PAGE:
Motor America wants its U.S. dealers to create a special “showroom-within-a-showroom” atmosphere for showcasing the South Korean auto maker’s Genesis and upcoming Equus luxury lines.
According to a memo obtained by Ward’s, Dave Zuchowski, HMA vice president-national sales, tells dealers this morning the move is in keeping with’s “aggressive product cadence.”
Hyundai has launched two premium vehicles into the U.S. market over the past two years – the Genesis sedan and coupe. It will bring its Equus sedan stateside in fall 2010.
While the Genesis represents a value-oriented competitor to vehicles such as the Mercedes-Benz E-Class and5-Series, the larger and pricier Equus will take on top-of-the-market nameplates such as the Mercedes S-Class, BMW 7-Series and Lexus LS.
Having dealers section off their showrooms for Genesis and Equus models would represent a lower-cost alternative to setting up an entirely separate retail channel, asMotor Corp. did with Lexus.
“That’s a good way to go,” HMA CEO John Krafcik told Ward’s at the New York Auto Show this year. “That way, dealers don’t have to spend $5 million, $10 million on a new luxury brand. Sectioning off the brand, that’s the Holy Grail.”
But HMA may feel some push-back from dealers, as most still are smarting from the worst new-vehicle sales downturn in decades. While Ward’s data shows Hyundai’s U.S. sales through November were up 6.2% vs. an industry downturn of 23.8%, a majority of the auto maker’s dealers sell vehicles from multiple manufacturers.
And unlike the Genesis, the Equus will find the value card tougher to play in such a premium segment. Pricing has not been released, but it could reach $96,000 in some regions of the world.
One dealer contacted by Ward’s expresses reservations over the plan’s timing, saying some regions of the country are further behind in the economic recovery than others.
The dealer estimates his cost of creating a showroom-within-a-showroom would be in the “hundreds of thousands of dollars.”
Describing his vision in New York, Krafcik pointed to the wayMotor Sales USA Inc. co-locates its youth-oriented Scion brand in Toyota dealerships. Zuchowski draws the same parallel in his letter to dealers.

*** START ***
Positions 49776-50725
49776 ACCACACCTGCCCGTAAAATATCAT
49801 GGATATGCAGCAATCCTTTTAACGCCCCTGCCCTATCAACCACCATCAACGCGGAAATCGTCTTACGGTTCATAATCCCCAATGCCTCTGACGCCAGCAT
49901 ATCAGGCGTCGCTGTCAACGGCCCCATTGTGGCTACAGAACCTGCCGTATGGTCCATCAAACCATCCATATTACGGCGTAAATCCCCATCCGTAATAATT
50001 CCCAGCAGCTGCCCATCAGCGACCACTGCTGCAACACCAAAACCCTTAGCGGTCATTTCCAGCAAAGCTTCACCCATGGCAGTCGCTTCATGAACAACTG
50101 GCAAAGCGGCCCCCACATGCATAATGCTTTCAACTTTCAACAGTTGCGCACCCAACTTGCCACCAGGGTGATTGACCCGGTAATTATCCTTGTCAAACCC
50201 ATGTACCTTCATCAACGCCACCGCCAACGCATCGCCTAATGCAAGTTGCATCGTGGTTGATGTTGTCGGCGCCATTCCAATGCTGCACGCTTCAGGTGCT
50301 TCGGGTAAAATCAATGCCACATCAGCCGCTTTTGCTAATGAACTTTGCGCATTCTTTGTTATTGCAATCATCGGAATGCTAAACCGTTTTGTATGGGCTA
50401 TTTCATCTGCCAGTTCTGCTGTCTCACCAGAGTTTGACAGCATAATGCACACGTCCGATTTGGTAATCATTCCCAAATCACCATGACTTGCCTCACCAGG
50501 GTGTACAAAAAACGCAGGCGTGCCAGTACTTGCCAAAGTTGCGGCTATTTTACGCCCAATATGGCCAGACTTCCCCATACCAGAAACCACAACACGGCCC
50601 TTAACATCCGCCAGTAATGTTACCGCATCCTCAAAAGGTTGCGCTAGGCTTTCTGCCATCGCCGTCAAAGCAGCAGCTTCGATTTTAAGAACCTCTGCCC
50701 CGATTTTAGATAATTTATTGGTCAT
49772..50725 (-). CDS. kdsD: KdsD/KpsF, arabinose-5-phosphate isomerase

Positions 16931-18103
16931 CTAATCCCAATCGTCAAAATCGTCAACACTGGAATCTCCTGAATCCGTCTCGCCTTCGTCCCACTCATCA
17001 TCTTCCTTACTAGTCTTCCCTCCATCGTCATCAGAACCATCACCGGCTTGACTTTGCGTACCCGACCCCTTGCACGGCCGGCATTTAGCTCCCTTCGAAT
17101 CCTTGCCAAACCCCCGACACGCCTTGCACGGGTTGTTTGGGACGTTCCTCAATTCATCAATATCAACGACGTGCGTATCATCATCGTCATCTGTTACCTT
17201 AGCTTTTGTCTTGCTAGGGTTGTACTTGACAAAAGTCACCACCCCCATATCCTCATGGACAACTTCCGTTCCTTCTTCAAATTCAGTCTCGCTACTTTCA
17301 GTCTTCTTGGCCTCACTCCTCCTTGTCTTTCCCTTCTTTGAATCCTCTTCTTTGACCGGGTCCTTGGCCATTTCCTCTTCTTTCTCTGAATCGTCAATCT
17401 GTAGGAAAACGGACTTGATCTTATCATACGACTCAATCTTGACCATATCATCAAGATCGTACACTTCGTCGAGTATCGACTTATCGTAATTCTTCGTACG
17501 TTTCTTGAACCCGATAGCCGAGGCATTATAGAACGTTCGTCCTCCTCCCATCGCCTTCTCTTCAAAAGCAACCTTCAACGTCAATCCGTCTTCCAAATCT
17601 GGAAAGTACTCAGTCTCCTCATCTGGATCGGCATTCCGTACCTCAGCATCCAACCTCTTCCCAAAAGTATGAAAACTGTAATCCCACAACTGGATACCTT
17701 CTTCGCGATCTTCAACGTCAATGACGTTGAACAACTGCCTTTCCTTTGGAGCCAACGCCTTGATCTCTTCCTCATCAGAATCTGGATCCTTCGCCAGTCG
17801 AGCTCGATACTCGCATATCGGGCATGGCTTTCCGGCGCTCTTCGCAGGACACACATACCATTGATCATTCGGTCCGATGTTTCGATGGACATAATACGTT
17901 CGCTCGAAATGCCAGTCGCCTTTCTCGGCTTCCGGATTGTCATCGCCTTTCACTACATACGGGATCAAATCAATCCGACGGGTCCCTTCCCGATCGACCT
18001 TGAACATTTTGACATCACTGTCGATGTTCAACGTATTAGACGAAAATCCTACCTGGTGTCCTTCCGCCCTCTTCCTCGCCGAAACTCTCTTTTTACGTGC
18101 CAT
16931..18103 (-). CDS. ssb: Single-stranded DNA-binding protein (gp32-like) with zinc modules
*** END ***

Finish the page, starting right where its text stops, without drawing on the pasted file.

“Similar to the attributes of Toyota-Scion buildings, this strategy will create physical and psychological separation in the Hyundai showroom environment,” Zuchowski writes in his memo.
“This ‘showroom-within-a-showroom’ concept will have consistent branding elements and is being designed to accommodate a myriad of Hyundai showroom shapes and sizes.
“It will be scalable and modular to support all potential showroom configurations with a coherent look and feel,” he adds. “One or more Hyundai premium products will be displayed in and around this premium display area.”
Zuchowski says a new interior “Corporate Identity Kit” will be made available “to complement the entire Hyundai showroom and upgrade the overall Hyundai dealership appearance and experience.”
During next year’s Equus launch, Zuchowski says HMA will work closely with dealers “to elevate the sales and service experience of our owners.” Expect adding valet and concierge services, as well as more stringent training and certification requirements.
Among the investments dealers must make are the purchase of a “Premium Showroom Kit,” an “Equus Initial Parts Kit,” and an “Equus Special Service Tool Kit.” Dealers also must provide additional floorplan capacity and attend a product-immersion program in South Korea.
“We intend to use the launch of the new Equus to develop and further establish Hyundai as a legitimate force in the premium-luxury segments,” Zuchowski says.
“With this blended strategy, we can effectively avoid the substantial investment involved in establishing a separate luxury channel, while still providing an enhanced dealership environment with an upgraded ownership experience that will deliver a substantial incremental profit opportunity with a very reasonable dealer investment.”
HMA could not provide comment on the strategy prior to deadline.